TTL were set higher, the Loopback removal message would be looped TTL were set higher, the Loopback removal message would be looped
back toward the sender). It is RECOMMENDED that the TTL be set to the back toward the sender).
exact number of hops required to reach the MEP.
6.2. Example Topology 6.2. Example Topology
The next four sections discuss the procedures for Locking, Unlocking, The next four sections discuss the procedures for Locking, Unlocking,
setting an LSP into loopback, and removing the loopback. The setting an LSP into loopback, and removing the loopback. The
description is worded using an example. Assume an LSP traverses nodes description is worded using an example. Assume an LSP traverses nodes
A <--> B <--> C <--> D. We will refer to the Maintenance Entities A <--> B <--> C <--> D. We will refer to the Maintenance Entities
involved as MEP-A, MIP-B, MIP-C, and MEP-D respectively. Suppose a involved as MEP-A, MIP-B, MIP-C, and MEP-D respectively. Suppose a
maintenance operation invoked at node A requires a loopback be set at maintenance operation invoked at MEP-A requires a loopback be set at
node C. To invoke Loopack mode at node C, A would first need to lock MIP-C. To invoke Loopack mode at MIP-C, A would first need to lock
the LSP. Then it may proceed to set the loopback at C. Following the the LSP. Then it may proceed to set the loopback at C. Following the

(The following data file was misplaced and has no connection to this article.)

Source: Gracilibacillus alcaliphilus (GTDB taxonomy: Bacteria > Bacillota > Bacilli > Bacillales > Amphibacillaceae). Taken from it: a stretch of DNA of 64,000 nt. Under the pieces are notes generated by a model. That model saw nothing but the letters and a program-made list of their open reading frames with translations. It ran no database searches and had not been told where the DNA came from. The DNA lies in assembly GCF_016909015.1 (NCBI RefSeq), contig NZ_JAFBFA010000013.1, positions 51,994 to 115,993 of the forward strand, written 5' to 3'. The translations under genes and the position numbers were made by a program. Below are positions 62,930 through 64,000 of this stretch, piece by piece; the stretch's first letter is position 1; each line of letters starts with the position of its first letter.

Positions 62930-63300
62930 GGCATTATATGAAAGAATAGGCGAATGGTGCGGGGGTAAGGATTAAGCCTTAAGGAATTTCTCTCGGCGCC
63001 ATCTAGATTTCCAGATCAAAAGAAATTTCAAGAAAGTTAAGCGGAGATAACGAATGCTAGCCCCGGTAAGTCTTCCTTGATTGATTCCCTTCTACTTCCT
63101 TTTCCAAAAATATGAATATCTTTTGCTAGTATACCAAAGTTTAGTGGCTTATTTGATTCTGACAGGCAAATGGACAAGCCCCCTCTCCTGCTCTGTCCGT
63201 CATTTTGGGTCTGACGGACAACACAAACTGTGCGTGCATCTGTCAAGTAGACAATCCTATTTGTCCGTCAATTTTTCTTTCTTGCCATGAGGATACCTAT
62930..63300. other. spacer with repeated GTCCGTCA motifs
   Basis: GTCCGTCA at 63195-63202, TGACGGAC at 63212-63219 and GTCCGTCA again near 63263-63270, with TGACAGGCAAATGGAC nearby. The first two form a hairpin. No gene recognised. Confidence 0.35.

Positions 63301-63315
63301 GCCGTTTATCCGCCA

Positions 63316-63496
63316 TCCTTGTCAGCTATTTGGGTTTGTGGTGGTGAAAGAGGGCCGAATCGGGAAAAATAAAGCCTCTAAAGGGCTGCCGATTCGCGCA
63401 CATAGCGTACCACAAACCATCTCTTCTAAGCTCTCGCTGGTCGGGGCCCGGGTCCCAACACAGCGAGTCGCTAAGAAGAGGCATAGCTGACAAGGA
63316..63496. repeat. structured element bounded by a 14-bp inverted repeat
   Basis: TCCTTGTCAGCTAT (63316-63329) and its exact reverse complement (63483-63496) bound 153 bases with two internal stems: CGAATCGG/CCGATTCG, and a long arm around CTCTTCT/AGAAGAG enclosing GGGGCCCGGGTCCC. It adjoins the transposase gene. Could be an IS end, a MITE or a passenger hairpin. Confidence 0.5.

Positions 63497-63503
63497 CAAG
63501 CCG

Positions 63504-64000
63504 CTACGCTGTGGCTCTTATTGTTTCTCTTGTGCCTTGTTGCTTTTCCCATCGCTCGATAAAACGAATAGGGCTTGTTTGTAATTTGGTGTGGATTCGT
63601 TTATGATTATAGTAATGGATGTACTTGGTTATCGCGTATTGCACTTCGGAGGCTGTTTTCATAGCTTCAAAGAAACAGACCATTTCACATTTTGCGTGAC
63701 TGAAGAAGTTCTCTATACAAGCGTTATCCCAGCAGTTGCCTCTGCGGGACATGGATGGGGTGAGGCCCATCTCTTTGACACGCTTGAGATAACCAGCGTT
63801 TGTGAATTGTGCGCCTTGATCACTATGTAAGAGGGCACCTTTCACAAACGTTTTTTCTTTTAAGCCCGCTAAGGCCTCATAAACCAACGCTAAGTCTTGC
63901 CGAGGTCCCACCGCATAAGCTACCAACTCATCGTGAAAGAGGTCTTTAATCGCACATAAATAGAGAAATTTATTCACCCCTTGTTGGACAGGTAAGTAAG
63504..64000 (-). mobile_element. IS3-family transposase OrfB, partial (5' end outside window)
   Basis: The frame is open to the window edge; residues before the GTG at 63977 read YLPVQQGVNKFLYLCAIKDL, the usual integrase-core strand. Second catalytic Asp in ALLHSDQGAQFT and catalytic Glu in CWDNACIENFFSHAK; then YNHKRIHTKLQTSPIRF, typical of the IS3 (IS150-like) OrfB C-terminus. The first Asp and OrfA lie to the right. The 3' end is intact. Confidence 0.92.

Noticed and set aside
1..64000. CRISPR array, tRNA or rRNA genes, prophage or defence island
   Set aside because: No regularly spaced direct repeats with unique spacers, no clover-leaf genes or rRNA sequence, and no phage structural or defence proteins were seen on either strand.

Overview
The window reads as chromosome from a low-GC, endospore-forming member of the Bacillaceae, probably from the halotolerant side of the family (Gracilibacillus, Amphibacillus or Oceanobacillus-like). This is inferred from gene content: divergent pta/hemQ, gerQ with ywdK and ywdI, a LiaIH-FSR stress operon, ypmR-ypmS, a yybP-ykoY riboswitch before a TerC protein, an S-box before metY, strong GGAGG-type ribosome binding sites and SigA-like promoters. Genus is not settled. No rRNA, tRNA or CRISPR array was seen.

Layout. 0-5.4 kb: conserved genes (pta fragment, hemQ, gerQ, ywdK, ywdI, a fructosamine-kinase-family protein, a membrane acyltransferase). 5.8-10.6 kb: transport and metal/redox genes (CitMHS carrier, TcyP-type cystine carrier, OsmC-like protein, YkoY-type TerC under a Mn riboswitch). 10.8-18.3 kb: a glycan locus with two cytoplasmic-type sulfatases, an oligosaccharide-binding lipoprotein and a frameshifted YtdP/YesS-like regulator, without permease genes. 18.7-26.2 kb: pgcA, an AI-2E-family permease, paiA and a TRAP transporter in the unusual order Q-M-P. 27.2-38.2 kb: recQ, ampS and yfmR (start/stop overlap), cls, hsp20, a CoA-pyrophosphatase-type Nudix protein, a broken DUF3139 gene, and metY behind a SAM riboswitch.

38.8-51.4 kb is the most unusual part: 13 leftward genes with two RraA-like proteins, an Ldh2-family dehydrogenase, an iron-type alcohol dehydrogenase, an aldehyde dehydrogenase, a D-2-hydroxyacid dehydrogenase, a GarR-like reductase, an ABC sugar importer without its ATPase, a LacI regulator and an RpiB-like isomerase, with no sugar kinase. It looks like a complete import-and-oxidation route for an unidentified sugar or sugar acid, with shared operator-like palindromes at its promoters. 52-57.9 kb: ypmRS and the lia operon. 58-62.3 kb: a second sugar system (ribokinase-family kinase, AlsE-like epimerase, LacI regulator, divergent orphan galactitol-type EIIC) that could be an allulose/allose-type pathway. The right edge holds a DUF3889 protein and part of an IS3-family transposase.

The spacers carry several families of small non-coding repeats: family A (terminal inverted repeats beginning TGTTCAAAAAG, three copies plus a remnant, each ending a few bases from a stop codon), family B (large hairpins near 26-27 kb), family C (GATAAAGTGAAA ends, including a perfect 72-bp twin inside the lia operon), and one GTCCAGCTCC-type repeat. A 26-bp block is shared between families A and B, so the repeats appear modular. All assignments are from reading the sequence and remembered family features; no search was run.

loopback operation, A would need to remove the loopback at C and loopback operation, A would need to remove the loopback at C and
finally unlock the LSP. finally unlock the LSP.
The following sections describe MEP-A setting and unsetting a lock at The following sections describe MEP-A setting and unsetting a lock at
MEP-D and then setting and removing a loopback at MIP-C. MEP-D and then setting and removing a loopback at MIP-C.
6.3. Locking an LSP 6.3. Locking an LSP
1. MEP-A sends an MPLS LSP Ping Echo request message with the Lock 1. MEP-A sends an MPLS LSP Ping Echo request message with the Lock
TLV or an in-Band Lock request Message. Optionally, an authentication TLV or an in-Band Lock request Message. Optionally, an authentication
TLV MAY be included. TLV MAY be included.
2. Upon receiving the request message, D uses the received label 2. Upon receiving the request message, D uses the received label
stack and the Target FEC/source MEP-ID to identify the LSP. If no stack and the Target Stack FEC TLV as per [5]/source MEP-ID to
label binding exists or there is no associated LSP back to the identify the LSP. If no label binding exists or there is no
originator, the event is logged. Processing ceases. Otherwise the associated LSP back to the originator, the event is logged.
message is delivered to the target MEP. Processing ceases. Otherwise the message is delivered to the target
MEP.
a. if the source MEP-ID does not match, the event is logged and a. if the source MEP-ID does not match, the event is logged and
processing ceases. processing ceases.
b. if the target MEP-ID does not match, MEP-D sends a response with b. if the target MEP-ID does not match, MEP-D sends a failure
error code 1. response with cause code 1.
MEP-D then examines the message, and: MEP-D then examines the message, and:
c. if the message is malformed, it sends a response with error code 2 c. if the message is malformed, it sends a failure response with
back to MEP-A. cause code 2 back to MEP-A.
d. if message authentication fails, it MAY send a response with error d. if message authentication fails, it MAY send a failure response